4. my husband and I decided a few days ago that we need to do more laughing – that we’ll be a lot healthier if we simply laugh a little more. Since I laughed out loud just reading about this book, and he did too when I read some of it out loud to him, it sounds like a good read. (Although he was a little disturbed by the idea of talking-pita-vaginas.) 🙂
    Also, your blog almost always makes us laugh, and we regularly sing, “I’m washing my HAY-ER!” Thanks for that!

  5. Staying married requires supernatural powers, therefore I would qualify in two categories. I could use a laugh and this book just might be the ticket. Also, I’m not international (save postage).

  6. I love all the books by John Elder Robinson, who wrote “Look me in the eye: My life with Aspergers.” He’s Augusten Burroughs’ brother, who wrote “Running with Sizzors”, among other books.

  7. I thought this book was delightful. Though my son, who has Aspergers, has his own completely different personality, so don’t stereotype too much. Don’t put me in the drawing though. I want someone else to have the chance to read it!

  8. OMG. I just am reading this post as the first one on your blog ever. I’m the one who gave Joy from icansaymama the Beautiful Blogger award and she mentioned you. I haven’t read anything else on your blog (YET – I will!) but just read this post and oh my gosh. I’ve only recently been considering that my husband might have asperger’s. our son is on the ASD with no diagnosis, as his biggest issue is a speech and language delay (he’s only three). BUT my husband is SO socially AWKWARD and has no concept of so much. I’d love to read this book.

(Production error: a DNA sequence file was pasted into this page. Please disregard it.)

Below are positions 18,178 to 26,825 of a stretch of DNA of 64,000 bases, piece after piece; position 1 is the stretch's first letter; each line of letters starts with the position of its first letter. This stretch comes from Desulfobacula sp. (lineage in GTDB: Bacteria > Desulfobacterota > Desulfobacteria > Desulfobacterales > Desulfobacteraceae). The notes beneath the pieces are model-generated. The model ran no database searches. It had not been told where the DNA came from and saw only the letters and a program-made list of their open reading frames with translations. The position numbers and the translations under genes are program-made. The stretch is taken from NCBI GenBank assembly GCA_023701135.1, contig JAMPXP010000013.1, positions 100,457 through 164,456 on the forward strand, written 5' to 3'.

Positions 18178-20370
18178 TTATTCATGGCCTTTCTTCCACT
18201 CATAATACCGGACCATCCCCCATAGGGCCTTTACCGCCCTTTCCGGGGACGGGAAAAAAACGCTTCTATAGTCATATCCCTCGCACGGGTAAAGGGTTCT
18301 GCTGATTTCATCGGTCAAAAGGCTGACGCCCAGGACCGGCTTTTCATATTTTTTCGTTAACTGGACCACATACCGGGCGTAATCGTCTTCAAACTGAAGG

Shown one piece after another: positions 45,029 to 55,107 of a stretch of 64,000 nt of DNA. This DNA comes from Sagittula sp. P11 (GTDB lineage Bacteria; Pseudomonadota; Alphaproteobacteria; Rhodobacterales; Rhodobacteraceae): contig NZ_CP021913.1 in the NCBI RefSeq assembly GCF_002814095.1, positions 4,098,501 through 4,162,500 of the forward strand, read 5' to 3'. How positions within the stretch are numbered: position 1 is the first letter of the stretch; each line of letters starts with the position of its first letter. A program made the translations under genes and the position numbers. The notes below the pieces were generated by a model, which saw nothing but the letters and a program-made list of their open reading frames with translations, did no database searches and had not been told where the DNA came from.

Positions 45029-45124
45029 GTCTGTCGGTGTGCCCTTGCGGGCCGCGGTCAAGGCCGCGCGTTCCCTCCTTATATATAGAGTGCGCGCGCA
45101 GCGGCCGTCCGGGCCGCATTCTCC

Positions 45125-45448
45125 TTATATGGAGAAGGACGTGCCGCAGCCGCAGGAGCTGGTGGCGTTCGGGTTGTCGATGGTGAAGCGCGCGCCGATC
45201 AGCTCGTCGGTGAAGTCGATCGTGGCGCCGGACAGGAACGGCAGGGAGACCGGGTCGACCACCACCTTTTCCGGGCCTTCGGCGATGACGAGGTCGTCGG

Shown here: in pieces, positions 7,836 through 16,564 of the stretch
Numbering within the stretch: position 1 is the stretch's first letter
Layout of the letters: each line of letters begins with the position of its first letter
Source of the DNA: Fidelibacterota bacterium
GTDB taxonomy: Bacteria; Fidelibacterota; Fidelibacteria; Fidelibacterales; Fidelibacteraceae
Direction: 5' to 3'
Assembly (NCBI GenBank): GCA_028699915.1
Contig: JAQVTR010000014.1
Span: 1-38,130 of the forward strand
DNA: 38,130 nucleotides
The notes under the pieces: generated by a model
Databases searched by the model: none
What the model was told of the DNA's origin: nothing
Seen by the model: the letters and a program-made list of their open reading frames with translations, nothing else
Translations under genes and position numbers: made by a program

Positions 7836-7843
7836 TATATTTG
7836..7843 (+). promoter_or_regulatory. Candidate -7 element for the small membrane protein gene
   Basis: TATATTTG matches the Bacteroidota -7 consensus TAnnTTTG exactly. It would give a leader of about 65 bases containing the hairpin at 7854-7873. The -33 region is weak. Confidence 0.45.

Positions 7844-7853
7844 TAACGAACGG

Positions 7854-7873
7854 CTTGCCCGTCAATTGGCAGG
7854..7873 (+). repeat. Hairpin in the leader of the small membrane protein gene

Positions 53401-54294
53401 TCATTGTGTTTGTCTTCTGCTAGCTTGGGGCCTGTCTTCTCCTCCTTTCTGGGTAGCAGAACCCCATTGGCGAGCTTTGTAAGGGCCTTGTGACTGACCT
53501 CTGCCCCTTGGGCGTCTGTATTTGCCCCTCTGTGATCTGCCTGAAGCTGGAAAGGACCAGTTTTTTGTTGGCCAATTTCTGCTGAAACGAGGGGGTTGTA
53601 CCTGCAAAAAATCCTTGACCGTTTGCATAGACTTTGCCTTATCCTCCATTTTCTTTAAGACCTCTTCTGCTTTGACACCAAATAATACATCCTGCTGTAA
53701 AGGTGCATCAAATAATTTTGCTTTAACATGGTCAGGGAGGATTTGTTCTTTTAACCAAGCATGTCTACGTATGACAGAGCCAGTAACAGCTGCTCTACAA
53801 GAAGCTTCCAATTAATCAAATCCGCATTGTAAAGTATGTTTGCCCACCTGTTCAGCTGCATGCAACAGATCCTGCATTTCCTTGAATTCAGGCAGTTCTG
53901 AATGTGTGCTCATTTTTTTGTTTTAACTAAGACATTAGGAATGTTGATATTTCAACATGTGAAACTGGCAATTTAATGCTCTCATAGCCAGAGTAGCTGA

9. Marriage- I love my marriage and would love to be a better wife.

    Living with Special Powers- I am sorry, I am unable to reveal my secret powers.

    Pita Bread- Wow. I’m both disturbed and intrigued be that pita bread comment. Not sure if I’m more disturbed or intrigued…

  10. My nephew has Asperger’s – I would not be surprised if there may be other family members who have it (though undiagnosed) as well.. What a fascinating read, indeed, for me personally this would be! Thanks for bringing light to its existence and even giving the opportunity to win it..

  11. I checked out the book on Amazon after seeing this post and ended up absorbed in the preview for 30 minutes – it’s now on my list. My husband and I have been together since we were 16 and 18 and have been best friends since two year before that. Friends and strangers alike have remarked on how romantic it must be to be “High School Sweethearts” and we have talked about how nice it is to not only have someone to grow old with, but that we got to grow up together too…. The downside to that is that we had to deal with each others’ “growing pains” and had to learn how to have a solid relationship, with both of us coming from broken homes – still learning. This book seems like a wonderful example of the truth about love… It’s sometimes hard, sometimes heartbreaking, sometimes beautiful, sometimes life-affirming… and especially good with a side of friendship. 🙂 I can’t wait to read the rest of his story. Thank you for bringing this book to my attention (and for hosting this contest – so awesome of you to do these giveaways).

  12. I am thinking most marriages could use a Journal of Best Practices.

    I think if I were to get married (or even date again) I would want him to learn really quickly ‘don’t touch me when I am sleeping’.